Suzuki Motor has been confirmed as one of GM's partners in the deal. The company, which is 20 per cent owned by GM, is paying around £60m for a 14.9 per cent stake enabling it to jointly develop vehicles and share parts with the business. GM will hold 42.1 per cent and says another partner will take 10 per cent, with the balance held by financial organisations.
Nick Reilly, president of the new company, expects the courts to approve the deal by the end of August. “The corporation is being split into several parts and the assets have to be valued so there is lots going on in the background which have to be sorted out,” he says. GM plans to maintain the Daewoo brand in the UK but will withdraw certain models “which clearly did not work”.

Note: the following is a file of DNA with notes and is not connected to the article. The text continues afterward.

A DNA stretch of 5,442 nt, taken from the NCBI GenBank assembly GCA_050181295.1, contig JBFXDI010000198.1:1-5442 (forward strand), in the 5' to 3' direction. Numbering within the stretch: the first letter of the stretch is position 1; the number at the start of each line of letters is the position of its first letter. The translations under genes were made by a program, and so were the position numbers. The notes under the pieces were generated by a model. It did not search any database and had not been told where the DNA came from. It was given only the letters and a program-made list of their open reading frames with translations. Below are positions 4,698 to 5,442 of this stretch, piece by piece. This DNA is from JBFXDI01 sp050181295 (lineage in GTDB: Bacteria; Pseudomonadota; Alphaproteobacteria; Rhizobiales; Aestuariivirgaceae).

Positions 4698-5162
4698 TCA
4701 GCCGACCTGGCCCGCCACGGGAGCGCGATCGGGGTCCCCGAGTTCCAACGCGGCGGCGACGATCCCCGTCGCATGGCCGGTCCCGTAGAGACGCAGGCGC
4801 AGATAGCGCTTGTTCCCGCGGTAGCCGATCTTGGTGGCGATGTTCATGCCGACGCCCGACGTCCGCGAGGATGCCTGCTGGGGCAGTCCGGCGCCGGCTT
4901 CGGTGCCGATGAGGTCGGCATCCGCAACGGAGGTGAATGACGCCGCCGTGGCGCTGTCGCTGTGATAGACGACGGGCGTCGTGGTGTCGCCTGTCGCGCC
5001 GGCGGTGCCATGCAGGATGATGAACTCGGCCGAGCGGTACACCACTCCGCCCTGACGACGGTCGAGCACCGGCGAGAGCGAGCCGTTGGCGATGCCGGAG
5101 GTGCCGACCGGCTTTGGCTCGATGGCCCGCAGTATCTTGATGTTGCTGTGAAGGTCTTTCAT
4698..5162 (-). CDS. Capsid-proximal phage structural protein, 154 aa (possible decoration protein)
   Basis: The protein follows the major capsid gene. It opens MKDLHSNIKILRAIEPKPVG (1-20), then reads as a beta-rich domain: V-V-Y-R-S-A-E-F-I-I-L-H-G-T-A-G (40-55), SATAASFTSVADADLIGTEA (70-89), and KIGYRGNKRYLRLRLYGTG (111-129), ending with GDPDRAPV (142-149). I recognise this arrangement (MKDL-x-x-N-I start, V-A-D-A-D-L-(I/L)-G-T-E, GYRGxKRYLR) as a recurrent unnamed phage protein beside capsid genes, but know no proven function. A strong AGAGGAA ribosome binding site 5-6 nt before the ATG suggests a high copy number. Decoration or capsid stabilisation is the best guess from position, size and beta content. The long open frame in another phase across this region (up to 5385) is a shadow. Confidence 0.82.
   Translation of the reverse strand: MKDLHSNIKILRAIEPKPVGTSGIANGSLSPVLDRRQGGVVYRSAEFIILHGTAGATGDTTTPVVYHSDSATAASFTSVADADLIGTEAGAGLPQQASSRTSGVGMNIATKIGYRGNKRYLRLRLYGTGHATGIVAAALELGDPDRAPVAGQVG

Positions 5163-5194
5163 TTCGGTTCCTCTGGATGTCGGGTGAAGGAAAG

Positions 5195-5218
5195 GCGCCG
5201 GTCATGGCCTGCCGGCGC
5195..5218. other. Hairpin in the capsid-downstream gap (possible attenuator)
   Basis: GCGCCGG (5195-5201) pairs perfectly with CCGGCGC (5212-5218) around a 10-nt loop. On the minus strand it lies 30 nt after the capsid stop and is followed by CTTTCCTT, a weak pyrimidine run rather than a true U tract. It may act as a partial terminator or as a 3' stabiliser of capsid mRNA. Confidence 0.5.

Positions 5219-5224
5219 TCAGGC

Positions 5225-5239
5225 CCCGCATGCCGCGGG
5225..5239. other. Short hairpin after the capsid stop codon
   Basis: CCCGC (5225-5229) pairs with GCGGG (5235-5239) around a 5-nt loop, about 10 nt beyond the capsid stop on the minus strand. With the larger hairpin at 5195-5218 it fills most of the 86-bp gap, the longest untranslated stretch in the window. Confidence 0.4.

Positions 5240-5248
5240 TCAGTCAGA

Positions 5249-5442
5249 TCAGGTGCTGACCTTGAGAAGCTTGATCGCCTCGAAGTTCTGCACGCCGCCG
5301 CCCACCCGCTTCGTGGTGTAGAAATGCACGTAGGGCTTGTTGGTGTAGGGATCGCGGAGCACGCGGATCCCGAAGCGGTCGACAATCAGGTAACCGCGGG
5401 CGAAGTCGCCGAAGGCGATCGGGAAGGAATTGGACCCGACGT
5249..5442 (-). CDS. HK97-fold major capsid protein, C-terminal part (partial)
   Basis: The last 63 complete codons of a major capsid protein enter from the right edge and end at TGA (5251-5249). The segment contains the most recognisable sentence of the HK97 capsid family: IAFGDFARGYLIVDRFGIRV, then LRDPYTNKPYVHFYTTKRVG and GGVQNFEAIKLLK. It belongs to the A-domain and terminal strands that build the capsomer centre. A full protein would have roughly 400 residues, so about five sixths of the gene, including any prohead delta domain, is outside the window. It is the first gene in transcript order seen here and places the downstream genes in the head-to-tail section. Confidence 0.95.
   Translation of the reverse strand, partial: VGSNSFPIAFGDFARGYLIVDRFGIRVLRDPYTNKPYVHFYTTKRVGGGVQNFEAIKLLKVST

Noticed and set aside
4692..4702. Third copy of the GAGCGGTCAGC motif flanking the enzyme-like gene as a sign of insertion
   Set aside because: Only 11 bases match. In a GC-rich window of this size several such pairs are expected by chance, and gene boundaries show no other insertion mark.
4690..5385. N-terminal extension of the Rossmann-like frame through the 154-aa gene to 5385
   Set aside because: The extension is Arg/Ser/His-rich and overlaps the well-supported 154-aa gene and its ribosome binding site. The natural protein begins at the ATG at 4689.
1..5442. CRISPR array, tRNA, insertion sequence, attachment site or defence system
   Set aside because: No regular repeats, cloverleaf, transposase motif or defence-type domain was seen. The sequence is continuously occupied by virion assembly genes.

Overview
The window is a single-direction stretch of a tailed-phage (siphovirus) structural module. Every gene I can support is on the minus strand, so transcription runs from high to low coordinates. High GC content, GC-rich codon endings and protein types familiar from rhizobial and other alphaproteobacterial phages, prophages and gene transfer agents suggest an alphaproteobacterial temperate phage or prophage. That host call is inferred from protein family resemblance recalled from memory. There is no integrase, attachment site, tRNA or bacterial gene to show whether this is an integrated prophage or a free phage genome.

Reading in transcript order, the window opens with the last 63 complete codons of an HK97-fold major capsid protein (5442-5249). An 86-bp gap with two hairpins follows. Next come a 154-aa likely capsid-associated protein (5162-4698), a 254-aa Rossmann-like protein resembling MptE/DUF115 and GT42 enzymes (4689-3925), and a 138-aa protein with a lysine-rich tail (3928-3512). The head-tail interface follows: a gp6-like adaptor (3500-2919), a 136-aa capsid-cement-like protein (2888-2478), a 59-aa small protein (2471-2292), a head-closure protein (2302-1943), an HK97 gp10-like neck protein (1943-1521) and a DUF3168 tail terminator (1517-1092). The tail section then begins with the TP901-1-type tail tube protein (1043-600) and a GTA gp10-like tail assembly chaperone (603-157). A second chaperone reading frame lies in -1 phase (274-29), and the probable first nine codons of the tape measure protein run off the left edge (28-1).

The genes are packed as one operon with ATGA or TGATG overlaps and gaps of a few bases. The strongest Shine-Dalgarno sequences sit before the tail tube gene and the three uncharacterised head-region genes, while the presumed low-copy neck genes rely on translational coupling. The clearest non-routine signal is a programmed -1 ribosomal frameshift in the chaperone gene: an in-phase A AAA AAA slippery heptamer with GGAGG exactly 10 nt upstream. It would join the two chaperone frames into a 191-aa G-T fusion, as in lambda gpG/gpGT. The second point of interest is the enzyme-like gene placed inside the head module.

GM Daewoo Auto and Technology has guaranteed to honour all warranties in the UK as the brand moves to a more traditional dealer network. Daewoo originally sold direct to consumers from its own sites and used Halfords fast-fit outlets to carry out servicing. It announced in October last year it was withdrawing staff from Halfords support centres, to be offset by expanding its own network.
“The previous Daewoo set up was not a viable proposition. But we want to ensure the brand is maintained and hope to have the network up and running soon after the closing of the deal maybe around September,” says Reilly.
The operation will not be part of Vauxhall in the UK although the company will look at synergies in terms of space and distribution. Priority for the new company is in the Korean domestic market where share has slipped badly although Reilly claims the deal has improved the outlook and reduced uncertainty.